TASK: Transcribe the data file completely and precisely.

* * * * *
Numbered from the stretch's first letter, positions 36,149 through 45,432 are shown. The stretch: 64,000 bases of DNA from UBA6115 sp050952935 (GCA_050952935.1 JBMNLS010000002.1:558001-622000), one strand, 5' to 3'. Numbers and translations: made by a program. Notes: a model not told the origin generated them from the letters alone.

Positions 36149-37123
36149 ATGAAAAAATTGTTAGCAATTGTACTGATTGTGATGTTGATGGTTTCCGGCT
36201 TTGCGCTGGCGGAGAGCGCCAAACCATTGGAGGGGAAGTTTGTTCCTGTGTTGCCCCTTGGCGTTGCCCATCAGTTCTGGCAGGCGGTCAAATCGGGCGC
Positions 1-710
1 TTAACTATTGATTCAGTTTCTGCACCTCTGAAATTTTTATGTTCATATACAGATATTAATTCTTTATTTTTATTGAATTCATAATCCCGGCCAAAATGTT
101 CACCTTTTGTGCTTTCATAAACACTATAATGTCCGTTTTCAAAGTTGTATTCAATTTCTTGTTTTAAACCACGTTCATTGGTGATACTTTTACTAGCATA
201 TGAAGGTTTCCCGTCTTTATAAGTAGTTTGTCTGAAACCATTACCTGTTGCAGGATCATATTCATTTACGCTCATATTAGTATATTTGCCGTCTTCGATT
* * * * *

Numbered from the stretch's first letter, positions 36,149 through 45,432 are shown. The stretch: 64,000 bases of DNA from UBA6115 sp050952935 (GCA_050952935.1 JBMNLS010000002.1:558001-622000), one strand, 5' to 3'. Numbers and translations: made by a program. Notes: a model not told the origin generated them from the letters alone.

Positions 36149-37123
36149 ATGAAAAAATTGTTAGCAATTGTACTGATTGTGATGTTGATGGTTTCCGGCT
36201 TTGCGCTGGCGGAGAGCGCCAAACCATTGGAGGGGAAGTTTGTTCCTGTGTTGCCCCTTGGCGTTGCCCATCAGTTCTGGCAGGCGGTCAAATCGGGCGC
Positions 1-710
1 TTAACTATTGATTCAGTTTCTGCACCTCTGAAATTTTTATGTTCATATACAGATATTAATTCTTTATTTTTATTGAATTCATAATCCCGGCCAAAATGTT
101 CACCTTTTGTGCTTTCATAAACACTATAATGTCCGTTTTCAAAGTTGTATTCAATTTCTTGTTTTAAACCACGTTCATTGGTGATACTTTTACTAGCATA
201 TGAAGGTTTCCCGTCTTTATAAGTAGTTTGTCTGAAACCATTACCTGTTGCAGGATCATATTCATTTACGCTCATATTAGTATATTTGCCGTCTTCGATT